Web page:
Local News

DOT warns motorists to keep an eye out for deer

Posted October 5, 2012

Wake Forest residents are complaining that deer treat their gardens like a buffet.

— As temperatures cool and the fall season kicks in, the North Carolina Department of Transportation is reminding motorists to be more aware of deer on the roads.

Nearly half of all deer-related automobile accidents happen in the months of October, November and December, which coincide with hunting and mating seasons, DOT officials said.

Although the animals can wander onto roadways at any time of day, the most common time for deer-related accidents is between 5 p.m. and 7 a.m. About 86 percent of deer-car collisions happen during these hours, when deer are most active and drivers have limited light to see them, DOT spokesman Jerry Higgins said.

Ninety percent of the 19,500 animal-related automobile crashes in North Carolina last year involved deer, Higgins said.

In the last three years, 3,498 people have been injured in deer-related accidents, leading to 17 deaths and $139.1 million in damage.

"More deer are being seen in densely populated areas," state traffic engineer Kevin Lacy said. "Drivers need to be alert at all times."

Wake County had the most deer-related accidents in 2011, with 1,105 collisions, according to NCDOT data. Duplin County was second, with 646 crashes.

In order to avoid a deer-related accident, NCDOT recommends slowing down in wooded areas and marked deer crossing areas. Deer often travel in groups, meaning the road may not be clear if one deer has passed. Drive with high beams on when possible, and look for the reflection of eyes in the headlights, officials said

Drivers who swerve to avoid hitting a deer could cause a more serious crash or confuse the deer, officials said. Allowing more space between vehicles will also decrease the likelihood of involving more cars in an accident with a deer.

"If you can't avoid a deer, it is better to hit it than to lose control of your vehicle and cause a bigger accident," Lacy said.

Most deer-related accidents occur near bridges or overpasses. Deer also follow streams, railroad tracks and ditches, the spokesman said. NCDOT recommends letting out one long car horn blast if a deer is spotted, which should encourage the deer to run away.


This story is closed for comments.

Oldest First
View all
  • fishon Oct 8, 2012

    dgcreech So you were able to hit the brakes for a deer, then speed up so it would hit your car lower and keep it from coming into the windshield.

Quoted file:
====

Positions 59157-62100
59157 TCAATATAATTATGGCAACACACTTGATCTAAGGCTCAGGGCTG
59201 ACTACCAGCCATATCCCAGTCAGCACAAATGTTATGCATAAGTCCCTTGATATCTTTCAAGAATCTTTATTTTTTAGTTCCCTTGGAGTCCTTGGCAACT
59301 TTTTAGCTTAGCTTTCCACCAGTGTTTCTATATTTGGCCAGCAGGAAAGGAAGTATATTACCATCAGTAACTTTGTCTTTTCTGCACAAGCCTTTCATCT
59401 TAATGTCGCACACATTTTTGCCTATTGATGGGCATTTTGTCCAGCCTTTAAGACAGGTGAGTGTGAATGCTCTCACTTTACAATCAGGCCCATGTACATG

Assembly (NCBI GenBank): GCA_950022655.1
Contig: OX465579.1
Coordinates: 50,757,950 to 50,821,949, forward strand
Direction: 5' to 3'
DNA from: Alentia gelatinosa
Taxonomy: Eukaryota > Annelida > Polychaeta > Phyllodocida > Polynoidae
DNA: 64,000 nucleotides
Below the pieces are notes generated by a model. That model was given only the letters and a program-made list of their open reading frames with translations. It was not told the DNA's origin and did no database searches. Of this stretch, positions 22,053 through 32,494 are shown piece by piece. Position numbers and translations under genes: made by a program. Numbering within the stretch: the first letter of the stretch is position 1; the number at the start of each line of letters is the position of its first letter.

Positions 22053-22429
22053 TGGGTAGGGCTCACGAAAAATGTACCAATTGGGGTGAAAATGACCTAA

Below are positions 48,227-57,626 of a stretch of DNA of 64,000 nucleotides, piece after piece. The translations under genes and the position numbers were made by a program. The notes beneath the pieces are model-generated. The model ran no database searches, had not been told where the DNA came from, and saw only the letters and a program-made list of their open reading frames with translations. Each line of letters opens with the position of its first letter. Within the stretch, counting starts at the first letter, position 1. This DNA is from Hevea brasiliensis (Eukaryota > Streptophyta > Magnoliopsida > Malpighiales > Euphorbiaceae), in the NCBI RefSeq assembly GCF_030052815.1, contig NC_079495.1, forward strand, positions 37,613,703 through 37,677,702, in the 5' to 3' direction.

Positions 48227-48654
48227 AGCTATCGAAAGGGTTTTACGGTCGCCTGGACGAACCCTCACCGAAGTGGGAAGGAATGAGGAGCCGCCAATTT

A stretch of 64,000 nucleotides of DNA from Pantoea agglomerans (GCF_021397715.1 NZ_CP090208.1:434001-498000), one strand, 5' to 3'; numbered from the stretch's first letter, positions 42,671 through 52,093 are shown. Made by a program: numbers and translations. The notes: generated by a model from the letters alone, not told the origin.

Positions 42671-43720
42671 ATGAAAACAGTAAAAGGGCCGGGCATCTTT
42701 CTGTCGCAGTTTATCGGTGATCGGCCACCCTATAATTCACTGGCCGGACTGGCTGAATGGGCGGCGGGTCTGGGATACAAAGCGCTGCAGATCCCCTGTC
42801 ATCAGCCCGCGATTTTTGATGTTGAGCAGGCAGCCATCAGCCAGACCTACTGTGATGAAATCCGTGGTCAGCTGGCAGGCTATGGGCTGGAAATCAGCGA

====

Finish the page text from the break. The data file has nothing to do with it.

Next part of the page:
As someone who has had several deer vs car episodes in which there is zero time to react, yours is one of the most ridiculous comments I have ever read with regards to hitting a deer with a vehicle.

  • btneast Oct 8, 2012

    We brought the deer here several years ago, because some liberals thought they looked nice in the woods and fields,,,

    What???? The deer have always been here, no one brought deer into this area.....

  • Rdubya Oct 8, 2012

    A deer can become a 100 (plus) lb. projectile when colliding with a vehicle. Be careful out there folks.

  • mautry Oct 5, 2012

    i agree with willemakeit, bicyclists are far more dangerous. they don't pay attention to horns (no pun) either

  • Mustange Oct 5, 2012

    Down here running deer with dogs causes deer hunters and deer accidents. Dogs run deer out into traffic hunters in trucks all over the highways etc. Dog hunting should be banned 20 years ago not so bad but now days with the woods thinning out not to good. Climb a stand and still hunt.

  • oleguy Oct 5, 2012

    Need to increase hunting limits,,, We brought the deer here several years ago, because some liberals thought they looked nice in the woods and fields,,, With no natural enemies they really exploded in population,, Now we suffer major $$$$ in auto damage,,,

  • WooHoo2You Oct 5, 2012

    Actually, the greater threat to motorists are bicyclists and those little DUI scooters.-willemakeit

    Strange, I have never left 20+ feet of my tire on the pavement for either of those but have countless times a deer…

  • Big Mike Oct 5, 2012

    Had a buck run out in front of me twoo weeks ago at full speed while I was traveling 45 mph on Russell Rd in North Durham...talk about deer in the head light look..I could count the hair on it's head it was that close to landing on my hood...I have no clue how I missed him..think my BP went to about 200 for a few minutes...that was close!

  • dgcreech Oct 5, 2012

    Blowing the horn really doesn't help, it confuses them more unfortunately. I did learn though - with most current vehicles on the road today, when you jam on the brakes, your bumper goes lower. The lower it is (with today's designs of sloped hoods) you have a higher chance of a deer coming into your windshield. If you are able to think quickly enough, you should indeed hit the brake hard (to stop quickly) but if you know you will hit it, you should dramatically accelerate. This will raise your bumper, and that portion of your vehicle will take the brunt force of the impact with a much lower risk of the animal coming into your vehicle. It worked for me!

  • Outlaw Josey Wales Oct 5, 2012

    Extend the hunting season and remove all bag limits. The deer hunters will take care of the problem.